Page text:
Johnson’s Paste Wax is still readily available and (presumably) still manufactured.  (Perhaps S.C. Johnson has a giant tank filled with was that will supply the world until the demand is gone.)

It’s on the shelf of the Noblesville (IN) Ace Hardware and I know I spotted it in a big box store last week.  Websites offer one pound cans (a 20 year supply for my use) for $3 – $8.  I did find cases (6 cans) for $35 offered by a mail order warehouse offering products no longer manufactured.

I may have to buy 2 cans — just in case.

I think that’s quite enough about Johnson’s Paste Wax.

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One of our concerns is sustaining local business.  One of our favorites is The Wild, a children’s bookstore and social hub on Noblesville’s city square.  It was reported in January that they would soon be closing their doors.

Today we recieved the following email…

Dear Friends,

Today a good thing happened. A local family with a passion for literature and learning came forward with serious, substantiated interest in owning The
Wild. In the coming month, they will take our store for a test drive while
making their final decision.

What does this mean exactly? It means we will stay open, operating as we
always have (Pages in the window and Jane on the story time stage), for the
next 30 days. At the end of that time, we will either celebrate the passing
of The Wild torch or the good times we have all had together during the past
four-and-a-half years. No matter where we go from here, you will be the
first to know.

This is a very good thing. We’ll report more as we know it.

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A Real Time Machine

Indianapolis Market 1908

Daily I visit Shorpy to get my fill of living in the past.  Several times each day a very large high definition photograph is posted for analyzing and discussion.

I am hooked!

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With a Wild and Heavy Heart

With a heavy heart I am sharing an email that I received from Jane Mills this morning.  It looks as if The Wild will be closing its doors.  Jane Mills has become a good friend and has done so much good to bring books, art, music and clarity to Noblesville.  I hope that someone can step forward and continue the good work that she has done with her husband, Ernie and son, Fritz.  I have had the oportunity to share my stories, music and art with her customers (Those 120 uke players are Folk School students).  She’s employed by daughter, Hannah.  The store has been the “cracker barrel” for forward thinking politics.  It is so sad to see such an important local business fade away.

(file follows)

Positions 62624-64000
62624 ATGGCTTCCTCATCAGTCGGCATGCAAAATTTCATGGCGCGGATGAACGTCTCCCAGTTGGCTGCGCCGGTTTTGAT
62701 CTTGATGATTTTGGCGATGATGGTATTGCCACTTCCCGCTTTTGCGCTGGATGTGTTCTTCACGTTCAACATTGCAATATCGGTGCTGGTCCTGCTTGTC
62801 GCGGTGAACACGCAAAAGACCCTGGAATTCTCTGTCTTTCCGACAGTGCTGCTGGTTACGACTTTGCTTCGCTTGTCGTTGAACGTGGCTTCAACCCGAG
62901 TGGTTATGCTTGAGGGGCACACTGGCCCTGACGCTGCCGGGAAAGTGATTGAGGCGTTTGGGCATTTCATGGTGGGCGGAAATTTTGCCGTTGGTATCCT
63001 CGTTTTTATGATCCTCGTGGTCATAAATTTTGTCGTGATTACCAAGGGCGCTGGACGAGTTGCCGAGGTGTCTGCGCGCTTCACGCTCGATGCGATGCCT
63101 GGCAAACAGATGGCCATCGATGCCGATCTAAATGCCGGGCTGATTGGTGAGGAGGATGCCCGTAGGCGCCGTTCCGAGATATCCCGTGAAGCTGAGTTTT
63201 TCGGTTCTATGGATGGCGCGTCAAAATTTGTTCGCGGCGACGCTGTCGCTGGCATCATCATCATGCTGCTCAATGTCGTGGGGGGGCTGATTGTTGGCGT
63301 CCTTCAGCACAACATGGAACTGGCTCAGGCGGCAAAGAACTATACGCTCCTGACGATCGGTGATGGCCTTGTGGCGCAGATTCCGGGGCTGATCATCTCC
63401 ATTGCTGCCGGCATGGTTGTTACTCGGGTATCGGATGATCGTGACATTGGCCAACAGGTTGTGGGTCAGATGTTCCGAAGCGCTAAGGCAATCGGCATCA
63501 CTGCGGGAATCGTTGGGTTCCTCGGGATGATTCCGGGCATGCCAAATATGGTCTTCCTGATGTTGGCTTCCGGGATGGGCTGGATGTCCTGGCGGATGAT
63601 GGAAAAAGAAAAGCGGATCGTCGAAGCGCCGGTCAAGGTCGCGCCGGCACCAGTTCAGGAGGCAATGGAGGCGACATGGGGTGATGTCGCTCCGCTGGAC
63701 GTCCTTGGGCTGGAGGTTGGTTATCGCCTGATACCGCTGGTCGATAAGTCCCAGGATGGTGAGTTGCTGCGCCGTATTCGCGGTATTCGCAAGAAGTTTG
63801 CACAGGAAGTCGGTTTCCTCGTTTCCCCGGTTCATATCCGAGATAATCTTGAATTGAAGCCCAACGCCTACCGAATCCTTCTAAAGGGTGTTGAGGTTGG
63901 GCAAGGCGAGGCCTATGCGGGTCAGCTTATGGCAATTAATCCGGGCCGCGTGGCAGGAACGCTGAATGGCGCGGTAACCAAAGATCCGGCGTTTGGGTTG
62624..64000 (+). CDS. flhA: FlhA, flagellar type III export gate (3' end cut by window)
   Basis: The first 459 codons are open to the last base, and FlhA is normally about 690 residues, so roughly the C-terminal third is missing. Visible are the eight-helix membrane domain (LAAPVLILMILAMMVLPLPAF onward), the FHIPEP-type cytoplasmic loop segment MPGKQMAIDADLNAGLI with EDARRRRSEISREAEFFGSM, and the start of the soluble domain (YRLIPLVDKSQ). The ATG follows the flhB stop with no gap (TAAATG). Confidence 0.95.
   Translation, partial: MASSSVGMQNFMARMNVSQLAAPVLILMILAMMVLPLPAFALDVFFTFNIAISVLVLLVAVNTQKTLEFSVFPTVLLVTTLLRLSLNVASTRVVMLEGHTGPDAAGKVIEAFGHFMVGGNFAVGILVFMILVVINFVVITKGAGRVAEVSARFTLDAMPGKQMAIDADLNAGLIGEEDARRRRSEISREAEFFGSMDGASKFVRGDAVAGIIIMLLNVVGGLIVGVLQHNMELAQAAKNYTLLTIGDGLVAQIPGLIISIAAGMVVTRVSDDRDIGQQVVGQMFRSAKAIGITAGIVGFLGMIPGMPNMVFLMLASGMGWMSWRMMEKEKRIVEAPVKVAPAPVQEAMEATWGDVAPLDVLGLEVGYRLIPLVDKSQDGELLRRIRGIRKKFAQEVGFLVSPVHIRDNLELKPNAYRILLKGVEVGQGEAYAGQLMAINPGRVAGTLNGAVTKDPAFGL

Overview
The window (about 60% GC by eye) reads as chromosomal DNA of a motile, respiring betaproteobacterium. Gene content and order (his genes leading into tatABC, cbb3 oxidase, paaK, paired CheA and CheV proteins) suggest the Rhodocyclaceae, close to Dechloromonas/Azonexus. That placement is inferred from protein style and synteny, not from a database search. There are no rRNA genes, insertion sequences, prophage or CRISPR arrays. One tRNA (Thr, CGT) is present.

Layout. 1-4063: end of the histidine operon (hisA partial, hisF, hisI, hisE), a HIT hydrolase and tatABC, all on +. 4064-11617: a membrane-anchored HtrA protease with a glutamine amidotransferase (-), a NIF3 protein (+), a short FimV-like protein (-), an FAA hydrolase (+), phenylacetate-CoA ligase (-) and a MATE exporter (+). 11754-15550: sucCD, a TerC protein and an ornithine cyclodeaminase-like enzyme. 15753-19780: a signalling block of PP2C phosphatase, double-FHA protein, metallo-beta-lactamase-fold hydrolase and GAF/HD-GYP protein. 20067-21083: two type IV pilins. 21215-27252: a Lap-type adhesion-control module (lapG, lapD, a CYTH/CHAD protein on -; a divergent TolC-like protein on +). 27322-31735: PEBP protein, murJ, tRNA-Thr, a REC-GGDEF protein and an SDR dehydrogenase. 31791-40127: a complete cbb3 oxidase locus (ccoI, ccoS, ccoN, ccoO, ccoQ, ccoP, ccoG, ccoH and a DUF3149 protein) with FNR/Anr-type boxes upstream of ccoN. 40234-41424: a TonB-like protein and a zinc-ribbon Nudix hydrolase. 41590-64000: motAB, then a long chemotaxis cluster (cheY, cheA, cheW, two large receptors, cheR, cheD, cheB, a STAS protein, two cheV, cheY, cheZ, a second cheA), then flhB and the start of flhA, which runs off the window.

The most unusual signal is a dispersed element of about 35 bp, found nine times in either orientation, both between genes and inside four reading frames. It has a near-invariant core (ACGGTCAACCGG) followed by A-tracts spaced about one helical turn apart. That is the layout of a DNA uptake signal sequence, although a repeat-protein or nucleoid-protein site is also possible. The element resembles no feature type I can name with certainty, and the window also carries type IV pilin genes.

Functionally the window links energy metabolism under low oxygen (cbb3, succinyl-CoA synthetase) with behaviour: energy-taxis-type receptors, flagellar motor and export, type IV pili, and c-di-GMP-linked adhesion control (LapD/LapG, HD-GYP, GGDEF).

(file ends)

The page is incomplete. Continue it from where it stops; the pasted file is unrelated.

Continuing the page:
Dear Friends,

The Perfect Storm of circumstances, some predictable and some personal, has
forced us to make a very difficult decision.  We have made the The Wild
available for sale.  If no buyer is found by February's end, we will close.

When we opened The Wild in 2005, we had a most romantic vision for what it
would be.   After more than four years, the reality is that it became more
than we had ever dreamed and one of our most personally gratifying
experiences yet.

Together, with you, we have:

--Read more than 1500 stories together 

--Hatched 7 healthy baby chicks

--Collected and delivered enough peanut butter and jelly to Horizon House
homeless shelter to make 1800 sandwiches for people in need

--Completed so many craft projects that we stopped counting around 10,000

--Eaten 1.35 Dum Dums for every completed craft project

--Through OLG and St. Paul's Church, donated thousands of books to children
in Appalachia, many of whom had never owned a book of their own

--Graduated more than 120 students from ukulele classes

--Given $30,000  in discounts to local teachers and schools

--Learned to knit, paint, sculpt, needle felt, cook, properly brush our
teeth, safely approach dogs, write stories and poetry

--Helped grow the collection of library books at New Britton Elementary in